I’ve remarked in these pages before that there appears to be a bottleneck in biological evolution, that is, true multi-cellular tissue architecture organisms did not evolve until the Precambrian Explosion about a 500 Myr ago. (You know, the Burgess Shales and all that). Prior to that, the only known semi-specialized colonial organisms were the stromatolites, and they are more akin to sponges (a transitional form?), not really what you would call a precursor to a true metazoan, like say a Cnidarian.
I’m particular interested in this result because it has severe implications for the distribution of intelligent life in the cosmos. However, just today I stumbled on this abstract that suggests that perhaps I was overly pessimistic.
Sometimes its good to realize that maybe you’re wrong about something. I feel better already.
Kent C. Condie, in Earth as an Evolving Planetary System (Third Edition), 2016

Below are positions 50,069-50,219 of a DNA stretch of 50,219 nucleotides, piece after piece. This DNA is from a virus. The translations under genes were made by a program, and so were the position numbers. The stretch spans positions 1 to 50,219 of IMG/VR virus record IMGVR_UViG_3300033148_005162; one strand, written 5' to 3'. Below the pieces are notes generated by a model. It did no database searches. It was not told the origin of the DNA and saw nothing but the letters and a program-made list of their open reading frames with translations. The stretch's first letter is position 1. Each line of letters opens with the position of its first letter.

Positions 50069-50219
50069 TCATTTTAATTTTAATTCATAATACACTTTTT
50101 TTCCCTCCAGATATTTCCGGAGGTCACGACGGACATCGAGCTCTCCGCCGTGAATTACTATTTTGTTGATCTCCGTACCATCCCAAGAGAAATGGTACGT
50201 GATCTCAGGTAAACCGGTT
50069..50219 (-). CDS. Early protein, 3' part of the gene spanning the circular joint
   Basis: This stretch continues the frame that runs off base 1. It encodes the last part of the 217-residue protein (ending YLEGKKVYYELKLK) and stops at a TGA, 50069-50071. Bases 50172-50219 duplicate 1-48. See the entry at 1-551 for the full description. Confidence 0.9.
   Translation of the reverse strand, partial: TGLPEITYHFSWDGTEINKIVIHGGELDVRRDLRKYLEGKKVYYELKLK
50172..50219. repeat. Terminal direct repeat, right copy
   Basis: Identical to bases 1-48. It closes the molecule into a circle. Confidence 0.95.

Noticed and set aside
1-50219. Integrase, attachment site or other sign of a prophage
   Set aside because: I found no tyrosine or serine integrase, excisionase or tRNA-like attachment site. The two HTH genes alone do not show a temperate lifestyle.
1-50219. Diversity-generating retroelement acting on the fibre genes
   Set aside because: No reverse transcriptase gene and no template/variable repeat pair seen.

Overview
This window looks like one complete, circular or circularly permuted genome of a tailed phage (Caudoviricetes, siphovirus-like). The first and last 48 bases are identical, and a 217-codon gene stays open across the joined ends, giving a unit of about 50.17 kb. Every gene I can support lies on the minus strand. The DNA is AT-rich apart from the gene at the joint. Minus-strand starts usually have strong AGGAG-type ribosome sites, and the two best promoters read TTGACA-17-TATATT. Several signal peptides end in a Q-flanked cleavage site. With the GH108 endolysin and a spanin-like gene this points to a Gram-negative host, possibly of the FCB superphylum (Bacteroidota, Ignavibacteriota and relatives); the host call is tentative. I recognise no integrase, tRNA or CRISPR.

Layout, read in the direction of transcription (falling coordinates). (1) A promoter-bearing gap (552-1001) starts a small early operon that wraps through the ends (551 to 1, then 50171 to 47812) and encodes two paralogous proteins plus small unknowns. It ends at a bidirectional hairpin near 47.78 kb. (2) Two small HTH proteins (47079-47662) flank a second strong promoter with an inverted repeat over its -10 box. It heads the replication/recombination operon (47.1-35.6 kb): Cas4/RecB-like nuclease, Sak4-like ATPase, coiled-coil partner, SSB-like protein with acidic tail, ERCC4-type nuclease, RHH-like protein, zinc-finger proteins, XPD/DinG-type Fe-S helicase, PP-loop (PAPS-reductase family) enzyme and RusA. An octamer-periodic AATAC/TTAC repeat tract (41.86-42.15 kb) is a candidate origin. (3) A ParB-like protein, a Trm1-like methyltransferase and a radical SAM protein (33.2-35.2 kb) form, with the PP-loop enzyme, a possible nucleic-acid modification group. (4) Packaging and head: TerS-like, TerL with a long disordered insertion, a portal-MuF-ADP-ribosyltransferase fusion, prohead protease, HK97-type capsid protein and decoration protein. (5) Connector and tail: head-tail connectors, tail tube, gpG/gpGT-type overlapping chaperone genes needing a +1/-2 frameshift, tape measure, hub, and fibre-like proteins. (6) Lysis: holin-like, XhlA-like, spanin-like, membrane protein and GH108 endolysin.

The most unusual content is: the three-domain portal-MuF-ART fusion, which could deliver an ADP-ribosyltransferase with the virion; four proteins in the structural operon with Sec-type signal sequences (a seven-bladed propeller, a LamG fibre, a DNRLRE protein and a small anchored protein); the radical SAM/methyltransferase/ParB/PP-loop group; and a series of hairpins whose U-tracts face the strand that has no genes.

Origin of Metazoans
Metazoans (multicellular animals) appear to have evolved from single-celled ancestors that developed a colonial habit. The adaptive value of a multicellular way of life relates chiefly to increases in size and the specialization of cells for different functions. For instance, more suspended food settles on a large organism than on a smaller one. Since all cells do not receive the same input of food, food must be shared among cells and a “division of labor” develops among cells. Some concentrate on food gathering, others on reproduction, while still others specialize in protection. At some point in time when intercellular communication was well developed, cells no longer functioned as a colony of individuals but as an integrated organism.
The trace fossil record suggests that metazoans were well established by 1000 Ma (Figure 9.10), and the great diversity of metazoans of this age suggests that more than one evolutionary line led to multicellular development. Leaf-shaped fossils in North China suggest that some form of multicellular life had evolved by 1.7 Ga (Shixing & Huineng, 1995). Based on their size (5-30 mm long), probable development of organs, and possible multicellular structures, these forms are likely benthic multicellular algae (Figure 9.11). Recently discovered centimeter-sized structures from 2.1-Ga black shales from West Africa are interpreted as colonial organisms, also probably metazoans (El Albani et al., 2010). Although metazoans appeared by about 2 Ga, because of an inadequate fossil record we cannot yet trace these organisms back to their unicellular ancestors.